total enzyme activities of complex I and complex IV (expressed per gm/wet weight muscle) in our SALS group as
well as in the chronic progressive external ophthalmoplegia
patient did not differ from the control group (see Table).
However, after correction for possible fiber-type variations or
adaptational proliferation of mitochondria by normalization
of data for the mitochondrial marker enzyme citrate synthase,5 significant differences between the SALS group and
controls were observed for fiber respiration with the substrates glutamate plus malate and succinate and also for complex I and IV activities, indicating the presence of a mitochondrial defect. Similarly, the patient with the genetically
proven mitochondrial disease showed decreased citrate synthase–normalized maximal fiber respiration rates as well as
decreased complex I to citrate synthase and complex IV to
citrate synthase ratios. Note that normalization of the respiration data of SALS patients reported1 could in fact lead
to similar results. In determining the ratio of VTMPD and
Vsuccinate (which reflects the metabolic reserve capacity of
complex IV for succinate oxidation) from Figure 2 of
Echaniz-Laguna and colleagues,1 we found that controls
show a 3.5-fold complex IV reserve capacity with the respiratory substrate succinate, whereas the SALS group had the
considerable lower 2.6-fold reserve capacity. This indicates
decreased complex IV activity in skeletal muscle of the reported SALS patients.1
In contrast with the conclusion of Echaniz-Laguna and
colleagues,1 available experimental data conclusively show
that a mitochondrial defect in early-stage SALS muscles is
detectable, if the methodical approach considers the mitochondrial content in the individual heterogeneous muscle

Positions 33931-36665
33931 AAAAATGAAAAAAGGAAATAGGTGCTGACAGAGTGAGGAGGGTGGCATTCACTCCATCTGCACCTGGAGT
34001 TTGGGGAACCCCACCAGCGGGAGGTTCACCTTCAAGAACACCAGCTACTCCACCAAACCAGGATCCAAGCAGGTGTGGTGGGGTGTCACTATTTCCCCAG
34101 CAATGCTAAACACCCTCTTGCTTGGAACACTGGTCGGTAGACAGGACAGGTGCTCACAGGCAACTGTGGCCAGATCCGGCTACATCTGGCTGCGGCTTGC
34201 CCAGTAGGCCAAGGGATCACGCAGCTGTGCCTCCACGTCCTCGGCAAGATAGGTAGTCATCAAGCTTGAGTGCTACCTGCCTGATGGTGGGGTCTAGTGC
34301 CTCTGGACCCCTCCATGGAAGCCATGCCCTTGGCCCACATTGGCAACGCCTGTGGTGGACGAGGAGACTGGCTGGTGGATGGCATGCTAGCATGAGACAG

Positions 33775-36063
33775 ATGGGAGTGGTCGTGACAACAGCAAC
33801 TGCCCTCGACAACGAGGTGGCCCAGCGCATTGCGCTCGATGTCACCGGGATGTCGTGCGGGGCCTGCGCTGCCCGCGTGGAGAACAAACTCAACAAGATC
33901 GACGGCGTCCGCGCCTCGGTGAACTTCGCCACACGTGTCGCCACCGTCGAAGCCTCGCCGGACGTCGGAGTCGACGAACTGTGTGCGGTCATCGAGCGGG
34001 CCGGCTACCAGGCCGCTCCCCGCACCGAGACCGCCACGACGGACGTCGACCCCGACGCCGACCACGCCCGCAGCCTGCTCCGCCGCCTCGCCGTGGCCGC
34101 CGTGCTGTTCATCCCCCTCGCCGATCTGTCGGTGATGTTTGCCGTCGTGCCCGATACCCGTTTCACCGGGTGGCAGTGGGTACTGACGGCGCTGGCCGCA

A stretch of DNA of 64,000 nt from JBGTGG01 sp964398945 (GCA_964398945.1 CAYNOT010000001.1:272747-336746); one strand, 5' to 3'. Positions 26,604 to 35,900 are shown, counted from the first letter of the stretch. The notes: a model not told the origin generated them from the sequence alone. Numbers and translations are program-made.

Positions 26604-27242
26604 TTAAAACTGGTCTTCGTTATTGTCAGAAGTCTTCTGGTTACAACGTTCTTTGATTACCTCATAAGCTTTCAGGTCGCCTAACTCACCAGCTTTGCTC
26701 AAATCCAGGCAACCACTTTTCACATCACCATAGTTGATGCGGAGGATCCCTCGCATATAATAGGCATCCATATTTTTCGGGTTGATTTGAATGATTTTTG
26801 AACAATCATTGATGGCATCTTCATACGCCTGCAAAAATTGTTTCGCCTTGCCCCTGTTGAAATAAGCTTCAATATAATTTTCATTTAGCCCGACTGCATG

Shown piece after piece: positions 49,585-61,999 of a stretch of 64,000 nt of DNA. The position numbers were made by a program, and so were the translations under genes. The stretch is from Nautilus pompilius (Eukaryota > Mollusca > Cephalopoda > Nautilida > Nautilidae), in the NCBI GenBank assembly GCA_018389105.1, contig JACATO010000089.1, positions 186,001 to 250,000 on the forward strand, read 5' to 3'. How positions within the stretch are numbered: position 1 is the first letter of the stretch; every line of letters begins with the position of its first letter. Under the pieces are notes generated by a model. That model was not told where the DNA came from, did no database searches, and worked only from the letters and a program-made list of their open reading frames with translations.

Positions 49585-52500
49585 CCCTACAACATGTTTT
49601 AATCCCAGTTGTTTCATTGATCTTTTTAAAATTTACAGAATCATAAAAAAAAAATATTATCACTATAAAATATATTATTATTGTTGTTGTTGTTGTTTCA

Department of Neurology, University of Magdeburg,
Magdeburg; and Departments of 2Neurology and
Epileptology, University of Bonn, Bonn, Germany
1. Echaniz-Laguna A, Zoll J, Ribera F, et al. Mitochondrial respiratory chain function in skeletal muscle of ALS patients. Ann
Neurol 2002;52:623– 627.
2. Vielhaber S, Kunz D, Winkler K, et al. Mitochondrial DNA
abnormalities in skeletal muscle of patients with sporadic amyotrophic lateral sclerosis. Brain 2000;123:1339 –1348.
3. Chung MJ, Suh YL. Ultrastuctural changes of mitochondria in
the skeletal muscle of patients with amyotrophic lateral sclerosis.
Ultrastruct Pathol 2002;26:3–7.
4. Vielhaber S, Kaufmann J, Kanowski M, et al. Effect of creatine
supplementation on metabolite levels in ALS motor cortices. Exp
Neurol 2001;172:377–382.
5. Yamamoto M, Clemens PR, Engel AG. Mitochondrial DNA deletions in mitochondrial cytopathies: observations in 19 patients.
Neurology 1991;41:1822–1828.
6. World Federation of Neurology. El Escorial criteria for diagnosis
of ALS. J Neurol Sci 1994;124(suppl):96 –107.
7. Cedarbaum JM, Stambler N, Malta E, et al. The ALSFRS-R: a
revised ALS functional rating scale that incorporates assessments
of respiratory function. BDNF ALS Study Group (Phase III).
J Neurol Sci 1999;169:13–21.
DOI: 10.1002/ana.10564